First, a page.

Targeting immune checkpoints in malignant glioma
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Xuhao Zhang1,*, Shan Zhu1,*, Tete Li1, Yong-Jun Liu1,2, Wei Chen3 and Jingtao Chen1
1 Institute of Translational Medicine, The First Hospital, Jilin University, Changchun, China
2 Sanofi Research and Development, Cambridge, MA, USA
3 ADC Biomedical Research Institute, Saint Paul, MN, USA
* These authors have contributed equally to this work
Jingtao Chen, email:
Keywords: PD-1/PD-L1, CTLA-4, IDO, malignant glioma, immunotherapy
Received: May 14, 2016 Accepted: October 12, 2016 Published: October 16, 2016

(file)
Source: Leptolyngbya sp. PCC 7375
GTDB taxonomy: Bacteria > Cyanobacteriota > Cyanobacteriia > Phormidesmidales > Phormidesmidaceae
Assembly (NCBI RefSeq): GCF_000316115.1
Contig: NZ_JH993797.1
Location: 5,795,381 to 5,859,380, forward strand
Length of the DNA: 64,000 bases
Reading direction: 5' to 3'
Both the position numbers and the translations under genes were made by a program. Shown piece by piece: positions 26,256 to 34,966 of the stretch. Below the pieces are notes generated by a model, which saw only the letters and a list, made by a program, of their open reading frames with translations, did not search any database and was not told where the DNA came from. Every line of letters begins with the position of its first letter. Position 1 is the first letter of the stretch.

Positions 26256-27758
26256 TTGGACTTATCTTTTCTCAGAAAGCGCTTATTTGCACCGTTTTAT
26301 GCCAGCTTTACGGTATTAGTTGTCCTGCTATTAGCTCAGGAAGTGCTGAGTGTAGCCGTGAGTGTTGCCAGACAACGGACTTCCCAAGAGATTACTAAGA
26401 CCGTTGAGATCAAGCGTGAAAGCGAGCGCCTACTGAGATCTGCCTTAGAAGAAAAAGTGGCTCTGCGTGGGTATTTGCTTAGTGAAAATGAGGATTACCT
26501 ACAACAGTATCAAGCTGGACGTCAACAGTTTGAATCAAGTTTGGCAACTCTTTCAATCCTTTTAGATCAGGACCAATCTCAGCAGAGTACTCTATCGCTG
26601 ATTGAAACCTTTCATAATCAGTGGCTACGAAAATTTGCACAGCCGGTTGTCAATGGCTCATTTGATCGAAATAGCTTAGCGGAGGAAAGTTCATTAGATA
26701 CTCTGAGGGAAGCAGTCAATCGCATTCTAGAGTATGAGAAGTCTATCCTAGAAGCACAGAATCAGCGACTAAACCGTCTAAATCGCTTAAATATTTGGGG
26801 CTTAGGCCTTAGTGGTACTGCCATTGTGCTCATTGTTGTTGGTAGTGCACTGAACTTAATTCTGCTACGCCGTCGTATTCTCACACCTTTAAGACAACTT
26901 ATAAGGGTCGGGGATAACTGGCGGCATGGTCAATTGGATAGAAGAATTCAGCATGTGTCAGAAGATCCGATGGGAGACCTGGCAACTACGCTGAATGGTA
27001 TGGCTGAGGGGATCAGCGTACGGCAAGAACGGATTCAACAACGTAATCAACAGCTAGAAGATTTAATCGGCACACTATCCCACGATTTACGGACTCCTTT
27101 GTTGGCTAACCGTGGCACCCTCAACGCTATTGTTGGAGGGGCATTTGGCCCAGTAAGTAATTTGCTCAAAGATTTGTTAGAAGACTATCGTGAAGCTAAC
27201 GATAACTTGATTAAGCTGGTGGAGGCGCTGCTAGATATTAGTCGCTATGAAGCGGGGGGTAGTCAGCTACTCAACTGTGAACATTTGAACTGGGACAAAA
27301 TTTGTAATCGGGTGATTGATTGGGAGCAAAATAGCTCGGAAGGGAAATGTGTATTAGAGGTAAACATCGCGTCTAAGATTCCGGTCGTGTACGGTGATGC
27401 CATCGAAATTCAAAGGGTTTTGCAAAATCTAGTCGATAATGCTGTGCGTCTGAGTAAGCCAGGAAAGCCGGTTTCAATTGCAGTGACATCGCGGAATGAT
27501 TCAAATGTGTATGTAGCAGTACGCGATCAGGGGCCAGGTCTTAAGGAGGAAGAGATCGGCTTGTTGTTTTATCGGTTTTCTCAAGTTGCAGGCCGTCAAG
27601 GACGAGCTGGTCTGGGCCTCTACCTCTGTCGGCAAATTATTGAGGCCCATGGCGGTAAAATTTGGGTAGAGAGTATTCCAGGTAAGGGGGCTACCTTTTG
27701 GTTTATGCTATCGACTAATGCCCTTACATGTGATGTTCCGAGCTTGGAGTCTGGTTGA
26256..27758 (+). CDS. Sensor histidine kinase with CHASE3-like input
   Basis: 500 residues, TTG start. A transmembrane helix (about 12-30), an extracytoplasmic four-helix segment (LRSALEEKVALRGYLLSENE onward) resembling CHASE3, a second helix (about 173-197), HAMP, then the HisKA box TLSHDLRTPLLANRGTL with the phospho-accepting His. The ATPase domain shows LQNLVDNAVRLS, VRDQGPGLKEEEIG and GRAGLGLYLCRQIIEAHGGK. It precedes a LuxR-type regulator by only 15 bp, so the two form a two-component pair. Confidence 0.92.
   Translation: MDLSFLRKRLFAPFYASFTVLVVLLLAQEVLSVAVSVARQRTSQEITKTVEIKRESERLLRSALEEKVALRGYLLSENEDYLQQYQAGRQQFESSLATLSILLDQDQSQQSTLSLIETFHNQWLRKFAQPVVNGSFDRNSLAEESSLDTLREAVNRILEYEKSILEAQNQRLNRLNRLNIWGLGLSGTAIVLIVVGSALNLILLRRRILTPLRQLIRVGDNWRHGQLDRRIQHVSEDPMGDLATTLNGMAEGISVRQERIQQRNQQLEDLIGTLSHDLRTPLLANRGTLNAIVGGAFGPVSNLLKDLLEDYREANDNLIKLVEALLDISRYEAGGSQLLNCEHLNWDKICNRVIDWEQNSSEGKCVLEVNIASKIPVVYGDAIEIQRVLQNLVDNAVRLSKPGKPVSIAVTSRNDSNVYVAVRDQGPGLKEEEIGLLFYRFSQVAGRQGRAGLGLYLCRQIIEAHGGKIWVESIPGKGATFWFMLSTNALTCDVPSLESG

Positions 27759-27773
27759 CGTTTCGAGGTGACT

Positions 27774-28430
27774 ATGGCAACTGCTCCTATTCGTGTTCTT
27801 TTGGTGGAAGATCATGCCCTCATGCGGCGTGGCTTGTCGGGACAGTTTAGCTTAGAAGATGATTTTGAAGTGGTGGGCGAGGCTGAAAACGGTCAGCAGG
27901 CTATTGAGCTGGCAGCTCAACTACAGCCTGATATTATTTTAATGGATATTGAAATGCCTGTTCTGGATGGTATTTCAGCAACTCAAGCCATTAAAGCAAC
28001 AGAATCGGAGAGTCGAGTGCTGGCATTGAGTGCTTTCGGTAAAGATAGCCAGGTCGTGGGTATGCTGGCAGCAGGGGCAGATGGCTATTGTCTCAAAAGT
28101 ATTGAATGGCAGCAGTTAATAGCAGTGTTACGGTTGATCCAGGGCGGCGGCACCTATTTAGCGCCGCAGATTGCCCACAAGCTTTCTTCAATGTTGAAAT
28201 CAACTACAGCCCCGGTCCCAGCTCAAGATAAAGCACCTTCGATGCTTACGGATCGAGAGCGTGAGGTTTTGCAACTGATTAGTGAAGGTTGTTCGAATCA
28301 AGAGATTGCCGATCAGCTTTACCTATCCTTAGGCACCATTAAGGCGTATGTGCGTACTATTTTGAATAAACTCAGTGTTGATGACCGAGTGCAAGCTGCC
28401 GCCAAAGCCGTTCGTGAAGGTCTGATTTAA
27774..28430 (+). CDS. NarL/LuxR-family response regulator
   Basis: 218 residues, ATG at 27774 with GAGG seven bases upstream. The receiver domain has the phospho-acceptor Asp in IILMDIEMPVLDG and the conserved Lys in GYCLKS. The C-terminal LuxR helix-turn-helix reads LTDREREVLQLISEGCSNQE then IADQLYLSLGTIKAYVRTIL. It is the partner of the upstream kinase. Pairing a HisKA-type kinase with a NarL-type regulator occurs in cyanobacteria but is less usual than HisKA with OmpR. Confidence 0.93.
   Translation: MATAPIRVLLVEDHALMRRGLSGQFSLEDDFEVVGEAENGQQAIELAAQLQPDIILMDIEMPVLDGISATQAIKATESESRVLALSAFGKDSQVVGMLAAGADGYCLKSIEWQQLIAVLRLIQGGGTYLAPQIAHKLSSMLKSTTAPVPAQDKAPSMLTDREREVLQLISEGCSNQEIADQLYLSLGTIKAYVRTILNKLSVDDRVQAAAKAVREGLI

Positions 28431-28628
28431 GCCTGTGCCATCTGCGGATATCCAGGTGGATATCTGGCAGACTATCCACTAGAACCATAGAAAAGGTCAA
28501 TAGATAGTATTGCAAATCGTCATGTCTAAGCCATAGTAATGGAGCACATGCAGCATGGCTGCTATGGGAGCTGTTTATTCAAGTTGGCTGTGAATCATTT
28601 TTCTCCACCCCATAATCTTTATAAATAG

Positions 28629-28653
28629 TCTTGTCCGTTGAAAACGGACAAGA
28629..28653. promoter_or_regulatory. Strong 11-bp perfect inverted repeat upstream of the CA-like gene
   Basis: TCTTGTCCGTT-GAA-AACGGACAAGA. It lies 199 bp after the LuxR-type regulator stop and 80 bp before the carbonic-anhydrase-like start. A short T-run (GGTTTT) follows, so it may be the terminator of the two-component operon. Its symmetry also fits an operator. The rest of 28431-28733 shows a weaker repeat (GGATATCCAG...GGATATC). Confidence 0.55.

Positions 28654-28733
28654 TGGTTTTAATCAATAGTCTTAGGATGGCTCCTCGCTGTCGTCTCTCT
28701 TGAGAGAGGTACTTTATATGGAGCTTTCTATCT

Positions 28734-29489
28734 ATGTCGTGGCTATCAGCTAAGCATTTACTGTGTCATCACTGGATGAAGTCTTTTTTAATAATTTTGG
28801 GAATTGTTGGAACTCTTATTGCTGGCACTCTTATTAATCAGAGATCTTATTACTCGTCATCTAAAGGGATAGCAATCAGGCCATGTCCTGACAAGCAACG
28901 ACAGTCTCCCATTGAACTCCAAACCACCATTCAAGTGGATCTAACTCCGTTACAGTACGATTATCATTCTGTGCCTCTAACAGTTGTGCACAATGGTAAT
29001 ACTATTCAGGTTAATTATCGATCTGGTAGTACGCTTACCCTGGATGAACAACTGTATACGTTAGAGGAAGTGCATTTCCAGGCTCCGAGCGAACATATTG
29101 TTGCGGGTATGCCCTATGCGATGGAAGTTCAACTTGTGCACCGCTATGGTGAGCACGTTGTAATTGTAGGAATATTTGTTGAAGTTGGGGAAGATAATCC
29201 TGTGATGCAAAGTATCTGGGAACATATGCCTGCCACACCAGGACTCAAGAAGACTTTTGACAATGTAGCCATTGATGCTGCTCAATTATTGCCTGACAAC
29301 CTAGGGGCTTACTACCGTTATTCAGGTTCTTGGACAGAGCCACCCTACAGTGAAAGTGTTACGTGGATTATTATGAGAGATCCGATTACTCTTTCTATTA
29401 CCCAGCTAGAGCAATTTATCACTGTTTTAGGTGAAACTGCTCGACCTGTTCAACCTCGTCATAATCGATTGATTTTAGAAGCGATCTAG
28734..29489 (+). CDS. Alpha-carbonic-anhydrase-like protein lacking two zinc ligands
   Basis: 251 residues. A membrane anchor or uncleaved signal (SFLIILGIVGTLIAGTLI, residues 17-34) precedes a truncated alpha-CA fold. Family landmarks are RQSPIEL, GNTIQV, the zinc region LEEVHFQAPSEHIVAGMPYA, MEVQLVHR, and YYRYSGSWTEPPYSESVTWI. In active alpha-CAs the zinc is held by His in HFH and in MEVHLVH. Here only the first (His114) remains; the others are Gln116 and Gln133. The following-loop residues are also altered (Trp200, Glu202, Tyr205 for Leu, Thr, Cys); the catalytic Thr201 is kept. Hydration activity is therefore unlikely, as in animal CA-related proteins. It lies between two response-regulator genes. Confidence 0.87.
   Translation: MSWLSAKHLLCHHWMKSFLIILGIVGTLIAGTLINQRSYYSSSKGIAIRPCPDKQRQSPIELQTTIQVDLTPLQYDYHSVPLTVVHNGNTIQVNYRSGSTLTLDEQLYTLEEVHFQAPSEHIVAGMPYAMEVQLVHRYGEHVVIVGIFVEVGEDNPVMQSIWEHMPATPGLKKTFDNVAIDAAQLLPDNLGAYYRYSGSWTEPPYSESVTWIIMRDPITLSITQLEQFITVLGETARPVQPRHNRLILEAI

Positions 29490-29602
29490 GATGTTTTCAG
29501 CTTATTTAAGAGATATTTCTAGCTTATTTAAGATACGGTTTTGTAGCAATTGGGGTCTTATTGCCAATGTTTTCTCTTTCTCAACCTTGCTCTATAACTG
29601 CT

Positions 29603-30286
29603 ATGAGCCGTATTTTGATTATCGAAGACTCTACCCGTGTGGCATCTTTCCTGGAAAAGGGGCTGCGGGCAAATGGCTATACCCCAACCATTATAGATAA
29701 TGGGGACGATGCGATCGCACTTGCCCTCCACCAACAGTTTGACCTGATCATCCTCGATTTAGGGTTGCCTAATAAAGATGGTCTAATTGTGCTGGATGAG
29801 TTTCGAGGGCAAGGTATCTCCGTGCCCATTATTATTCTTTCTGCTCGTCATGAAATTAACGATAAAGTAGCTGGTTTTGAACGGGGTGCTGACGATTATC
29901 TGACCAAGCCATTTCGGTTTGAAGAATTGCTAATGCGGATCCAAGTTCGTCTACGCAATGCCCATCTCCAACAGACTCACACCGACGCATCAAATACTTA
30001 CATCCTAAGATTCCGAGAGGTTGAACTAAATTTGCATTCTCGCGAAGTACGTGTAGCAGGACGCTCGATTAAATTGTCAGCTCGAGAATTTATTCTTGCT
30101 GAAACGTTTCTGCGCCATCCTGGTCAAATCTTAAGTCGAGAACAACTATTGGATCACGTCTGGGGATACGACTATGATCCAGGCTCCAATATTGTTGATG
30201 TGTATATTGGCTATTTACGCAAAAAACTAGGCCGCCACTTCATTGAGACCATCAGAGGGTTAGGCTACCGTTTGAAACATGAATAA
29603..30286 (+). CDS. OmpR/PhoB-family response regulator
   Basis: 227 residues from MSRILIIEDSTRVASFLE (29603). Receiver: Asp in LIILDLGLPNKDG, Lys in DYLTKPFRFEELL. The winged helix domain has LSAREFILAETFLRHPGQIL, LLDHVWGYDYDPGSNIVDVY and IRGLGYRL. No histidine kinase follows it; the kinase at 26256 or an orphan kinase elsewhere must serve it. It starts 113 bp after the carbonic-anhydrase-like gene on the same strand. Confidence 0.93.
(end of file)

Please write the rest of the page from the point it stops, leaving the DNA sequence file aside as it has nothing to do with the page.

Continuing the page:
Malignant glioma is the most common and a highly aggressive cancer in the central nervous system (CNS). Cancer immunotherapy, strategies to boost the body’s anti-cancer immune responses instead of directly targeting tumor cells, recently achieved great success in treating several human solid tumors. Although once considered “immune privileged” and devoid of normal immunological functions, CNS is now considered a promising target for cancer immunotherapy, featuring the recent progresses in neurobiology and neuroimmunology and a highly immunosuppressive state in malignant glioma. In this review, we focus on immune checkpoint inhibitors, specifically, antagonizing monoclonal antibodies for programmed cell death protein-1 (PD-1), cytotoxic T-lymphocyte-associated antigen-4 (CTLA-4), and indoleamine 2,3-dioxygenase (IDO). We discuss advances in the working mechanisms of these immune checkpoint molecules, their status in malignant glioma, and current preclinical and clinical trials targeting these molecules in malignant glioma.
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